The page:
Cowboys Tied Atop NFC East, but Dallas Is More Pretender Than Contender

Michael Schottey@SchotteyNFL National Lead WriterOctober 14, 2013

Although the Dallas Cowboys are currently tied for first place in the NFC East, they remain one of the most enigmatic and unproven playoff contenders in the entire NFL

After beating the Washington Redskins 31-16 on Sunday Night Football, the Cowboys are tied with the Philadelphia Eagles for the divisional lead. Now, even without watching a single moment of football, one could take a look at the league standings and tell you that the NFC East leader isn't in the same ballpark as the best in the NFC North or AFC West.

Digging another step deeper isn't any better. The Cowboys' losses are all relatively acceptable. The Kansas City Chiefs, San Diego Chargers and Denver Broncos have all been tough outs so far this year. Heck, two of those three are undefeated. 

The wins, on the other hand, aren't really anything to write home about. All have come at home against teams with a combined four wins between them. Beating the New York Giants, St. Louis Rams and Washington Redskins isn't anything special, not for a team with as much talent on paper as the Cowboys.

Watching the Cowboys instills even less confidence in their collective abilities. 

Think back to that win against the Giants in Week 1. The Cowboys won thanks to six turnovers from a turnover-prone Giants team. It's always a bit of a statistical chicken-and-egg argument whether turnovers are "given" or "taken," but the more troubling matter is that the Cowboys still gave up 478 yards of offense and 31 points that evening. 

When talking about the big D, we certainly don't mean Dallas

Of course, Cowboys vice president Stephen Jones thinks it's all going to work itself out, as he told KRLD-FM's 105.3 The Fan (h/t Dallas Morning News): 

I do believe this scheme is going to work. I think it’s going to create turnovers. I think the guys are playing hard for Monte and Rod Marinelli and the rest of the defensive staff. I think it’s going to improve. I don’t think it’s about not having the dogs. Certainly not going to make any excuses when it comes to injuries, but we really do have some really skilled players on our defense that I think are only going to improve.

Getting the 50-burger served up to you by Denver Broncos quarterback Peyton Manning isn't the most embarrassing thing in the world, but allowing 31 points to the Giants (most this season) and 30 to the Chargers is less endearing for a defense that gave up on current New Orleans Saints defensive coordinator Rob Ryan in favor of Old Man Rive...I'm sorry, Monte Kiffin. 

This is where Cowboys fans should probably gear up for a session of Tony Romo bashing. Fear not, Cowboys faithful! Your mercurial QB is (mostly) safe from my wanton path of destruction. Remembering only the most heartbreaking Romo interceptions would make for a lazy narrative that ignores the fact that he's actually good in clutch situations and, per, in the fourth quarter.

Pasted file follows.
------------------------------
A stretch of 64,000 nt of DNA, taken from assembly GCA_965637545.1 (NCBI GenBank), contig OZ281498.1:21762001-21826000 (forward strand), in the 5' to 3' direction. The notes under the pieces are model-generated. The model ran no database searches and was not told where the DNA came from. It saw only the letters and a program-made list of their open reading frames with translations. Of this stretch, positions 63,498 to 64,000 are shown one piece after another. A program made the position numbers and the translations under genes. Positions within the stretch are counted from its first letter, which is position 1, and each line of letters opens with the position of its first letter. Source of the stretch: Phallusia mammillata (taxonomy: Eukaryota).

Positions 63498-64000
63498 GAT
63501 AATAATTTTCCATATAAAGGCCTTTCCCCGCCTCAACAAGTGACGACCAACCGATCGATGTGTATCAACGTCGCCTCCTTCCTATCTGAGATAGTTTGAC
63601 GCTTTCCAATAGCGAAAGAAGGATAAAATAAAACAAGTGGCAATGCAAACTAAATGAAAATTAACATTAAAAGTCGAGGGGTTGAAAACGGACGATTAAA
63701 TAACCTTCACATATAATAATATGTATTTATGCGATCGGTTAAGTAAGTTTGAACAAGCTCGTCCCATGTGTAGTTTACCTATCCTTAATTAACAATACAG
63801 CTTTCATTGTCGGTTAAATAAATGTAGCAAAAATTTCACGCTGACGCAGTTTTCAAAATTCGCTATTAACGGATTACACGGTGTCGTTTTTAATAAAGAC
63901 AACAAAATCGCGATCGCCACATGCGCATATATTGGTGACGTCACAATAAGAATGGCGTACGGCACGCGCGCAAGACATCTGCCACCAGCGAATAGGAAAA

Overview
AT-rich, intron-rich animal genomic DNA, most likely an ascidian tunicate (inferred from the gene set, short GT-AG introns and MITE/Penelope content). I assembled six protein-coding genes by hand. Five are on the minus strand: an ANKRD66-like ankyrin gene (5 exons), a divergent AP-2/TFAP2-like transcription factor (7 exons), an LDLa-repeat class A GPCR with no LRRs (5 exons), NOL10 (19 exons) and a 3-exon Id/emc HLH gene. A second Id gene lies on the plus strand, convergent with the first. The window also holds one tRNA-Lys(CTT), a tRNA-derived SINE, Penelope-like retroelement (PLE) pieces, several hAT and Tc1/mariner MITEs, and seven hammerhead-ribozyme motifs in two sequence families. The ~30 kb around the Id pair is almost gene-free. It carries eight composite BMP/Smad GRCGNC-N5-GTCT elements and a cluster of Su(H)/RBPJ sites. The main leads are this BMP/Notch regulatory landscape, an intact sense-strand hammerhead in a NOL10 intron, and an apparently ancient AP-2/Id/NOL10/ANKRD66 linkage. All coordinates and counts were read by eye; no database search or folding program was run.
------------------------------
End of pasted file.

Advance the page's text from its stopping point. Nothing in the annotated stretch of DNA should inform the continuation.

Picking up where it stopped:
Frankly, without Romo, this Cowboys team might be in the same boat as the Giants.

Their defense is similarly toothless, and their offensive line can be almost as much of a roller coaster. Admittedly, both tackles—Tyron Smith and Doug Free—have improved from last season and are outperforming my expectations, but leaning on guys like Ronald Leary and Brian Waters isn't a long-term solution. Center Travis Frederick is also performing well, but he's not immune to rookie mistakes. 

In the end, the impotency of the Cowboys defense means that the offense needs to be next-to-perfect against any team that is going to put up any sort of resistance. 

Looking ahead, the four games between now and the Week 11 bye are a mixed bag. Rough matchups at New Orleans and Detroit could be forgivable losses, while next week's trip to Philadelphia and the Week 9 home matchup against Minnesota should be wins. 

Conceivably, this team could be at or just above .500 for their Week 11 bye, and we could know even less about them than we do now. After the bye, the schedule is pretty easy as well, with the only real trip-ups against Green Bay and Chicago

Again, this team—simply by tumbling into an eight-to-10-win record, beating only the teams they far outclass on paper—looks headed toward playoff contention. The question, then, is: What also-ran do they expect to be waiting for them when they get there?

If the Cowboys don't manage to fix their defense and become less reliant on Romo's arm, they could end up as one of the most fraudulent playoff teams of our lifetime. For Cowboys fans hoping to see a perennial Super Bowl contender like the '90s teams they were used to, that might be the worst possible scenario. 


Michael Schottey is an NFL National Lead Writer for Bleacher Report and a member of the Pro Football Writers of America. Find more of his stuff at The Go Route and follow him on Twitter